REVIEW: SUMMERLAND (2020)

Summerland Feature Film Stills by Michael Wharley

Lucas Bond as “Frank” and Gemma Arterton as “Alice” in Jessica Swale’s SUMMERLAND. Courtesy of IFC Films. An IFC Films Release

“People like to have something to believe in. That’s what everyone wants.”

There are those mystical places that we often hear about. The Lost City of Atlantis, Neverland, or even Heaven, to name a few. There’s a need for us to cling to these worlds, whether its to believe in magic, or to have some hope to believe in. No matter what our reason is, these worlds make us feel something. Summerland tells the story of a woman and a young boy, who are in search of the mythical world, Summerland, as they struggle with lost love, death, and loneliness, in their own lives.

Alice (Gemma Arterton), a reclusive author, sits in her study, pouring herself over old maps and ancient stories for her newest academic theses — as she so bluntly puts it. One could say that Alice finds herself in the eye of a hurricane as WWII rages all around her local town. She’s the “crazy” lady in town, as she runs and yells at the students who force trash into her letterbox. Edie (Dixie Egerickx), one of the school children, even suspects Alice of being a witch, or a Nazi spy, take your pick. The townsfolk groan as they see her coming up the path. No one likes Alice, and no one wants to be around her. No doubt, Alice is a crude woman, who seems to be content living alone at her seaside cottage. Like so many people who are a bit “rough around the edges,” Alice’s past lingers in her mind. Alice’s relationship with Vera, a young black woman, still haunts her heart. Their love is abruptly halted when Vera wants to live out her dream of being a mother. A dream she knows could never happen if she stays with Alice. But when a young boy, Frank (Lucas Bond), is dropped at Alice’s doorstep (the whole town has volunteered to take in young boys and girls evacuating from London — the prime target point for German bombardments), Alice’s life is thrown for a loop. To Alice’s distain, the boy is nothing but a nuisance. She begrudgingly agrees to keep him for a week until the school can find another placement. It’s a slow progress, but within the week, the pair start to warm to one another —not without Alice’s occasional outburst, of course. Frank’s interest in her work is a jumping off point for the pair’s friendship, as they journey to find the island floating above the sea: Summerland.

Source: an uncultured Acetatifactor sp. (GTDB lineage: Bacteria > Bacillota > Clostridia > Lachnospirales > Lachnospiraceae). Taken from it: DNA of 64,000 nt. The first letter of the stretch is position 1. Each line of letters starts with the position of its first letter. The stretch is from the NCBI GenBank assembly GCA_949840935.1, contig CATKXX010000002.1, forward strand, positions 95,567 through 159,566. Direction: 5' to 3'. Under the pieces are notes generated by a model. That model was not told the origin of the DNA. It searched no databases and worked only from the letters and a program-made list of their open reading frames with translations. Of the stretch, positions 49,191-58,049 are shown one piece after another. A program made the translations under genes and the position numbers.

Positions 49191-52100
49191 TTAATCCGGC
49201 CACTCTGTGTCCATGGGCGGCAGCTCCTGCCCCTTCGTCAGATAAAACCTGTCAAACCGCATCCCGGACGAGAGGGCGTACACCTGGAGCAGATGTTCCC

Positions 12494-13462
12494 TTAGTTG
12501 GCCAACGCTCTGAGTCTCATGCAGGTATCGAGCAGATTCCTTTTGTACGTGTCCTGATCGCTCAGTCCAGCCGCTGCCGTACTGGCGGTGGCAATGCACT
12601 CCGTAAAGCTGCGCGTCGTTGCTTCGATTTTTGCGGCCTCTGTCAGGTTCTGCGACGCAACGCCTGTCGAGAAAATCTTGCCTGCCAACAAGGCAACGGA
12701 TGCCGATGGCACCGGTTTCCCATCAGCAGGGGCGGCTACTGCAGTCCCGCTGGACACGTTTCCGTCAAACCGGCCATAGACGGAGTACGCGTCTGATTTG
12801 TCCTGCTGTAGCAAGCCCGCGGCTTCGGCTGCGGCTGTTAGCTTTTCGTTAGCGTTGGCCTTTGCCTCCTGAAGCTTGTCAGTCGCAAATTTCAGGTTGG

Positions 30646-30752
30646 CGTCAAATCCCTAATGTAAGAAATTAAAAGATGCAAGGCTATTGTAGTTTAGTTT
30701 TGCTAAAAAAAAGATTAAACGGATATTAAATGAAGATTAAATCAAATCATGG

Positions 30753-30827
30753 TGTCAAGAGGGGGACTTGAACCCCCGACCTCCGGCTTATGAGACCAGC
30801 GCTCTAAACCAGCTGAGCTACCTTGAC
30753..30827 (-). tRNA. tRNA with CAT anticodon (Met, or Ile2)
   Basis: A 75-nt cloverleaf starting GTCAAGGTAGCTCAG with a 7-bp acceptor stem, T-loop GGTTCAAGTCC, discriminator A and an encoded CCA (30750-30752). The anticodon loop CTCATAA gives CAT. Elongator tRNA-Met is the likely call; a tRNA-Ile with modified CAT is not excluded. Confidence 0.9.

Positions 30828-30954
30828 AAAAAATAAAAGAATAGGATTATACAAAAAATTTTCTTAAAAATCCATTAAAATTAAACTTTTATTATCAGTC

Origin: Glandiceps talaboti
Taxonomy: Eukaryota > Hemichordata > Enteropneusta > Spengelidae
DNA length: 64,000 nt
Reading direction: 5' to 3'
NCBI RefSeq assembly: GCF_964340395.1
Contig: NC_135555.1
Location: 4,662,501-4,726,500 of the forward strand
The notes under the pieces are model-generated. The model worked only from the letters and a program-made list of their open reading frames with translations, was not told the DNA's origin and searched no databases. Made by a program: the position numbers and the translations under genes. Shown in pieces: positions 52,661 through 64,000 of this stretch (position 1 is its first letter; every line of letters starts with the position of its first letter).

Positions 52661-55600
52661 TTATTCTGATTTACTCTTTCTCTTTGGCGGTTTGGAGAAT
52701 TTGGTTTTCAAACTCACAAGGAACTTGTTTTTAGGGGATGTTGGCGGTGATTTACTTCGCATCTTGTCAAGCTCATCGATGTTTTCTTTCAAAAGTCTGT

Summerland rests upon the shoulders of Arterton, who has clearly had her ups and downs with various projects. Her performance is outstanding, and extraordinarily depicts such a complex character as Alice. It’s her time with Bond, however, that really make your heart melt. Though the most interesting plotline may be the telling of Alice and Vera’s lesbian love story, Alice and Frank’s friendship is the most crucial. The growing of the pair’s respect for one another, forces Alice to look in on herself, and breakdown the cold walls that have plagued her for so many years. Arterton and Bond beautifully illustrate this friendship, and make it so believable.

Though there’s a bit of trouble in the film, Summerland is a heart-warming piece. The shocking end is interesting, but it’s a little too shocking for its own good. The twist will lack the sentiment that the film is aiming for — causing audience members to look back and see the plot holes it creates. But Summerland is far from being a lost cause — rather a sweet film that borders on being a little cheesy.

Summerland

Written and Directed by: Jessica Swale

Starring: Gemma Arterton, Lucas Bond, Gugu Mbatha-Raw, Tom Courtenay, Dixie Egerickx, and Penelope Wilton

Rating: 

Summerland Feature Film Stills by Michael Wharley

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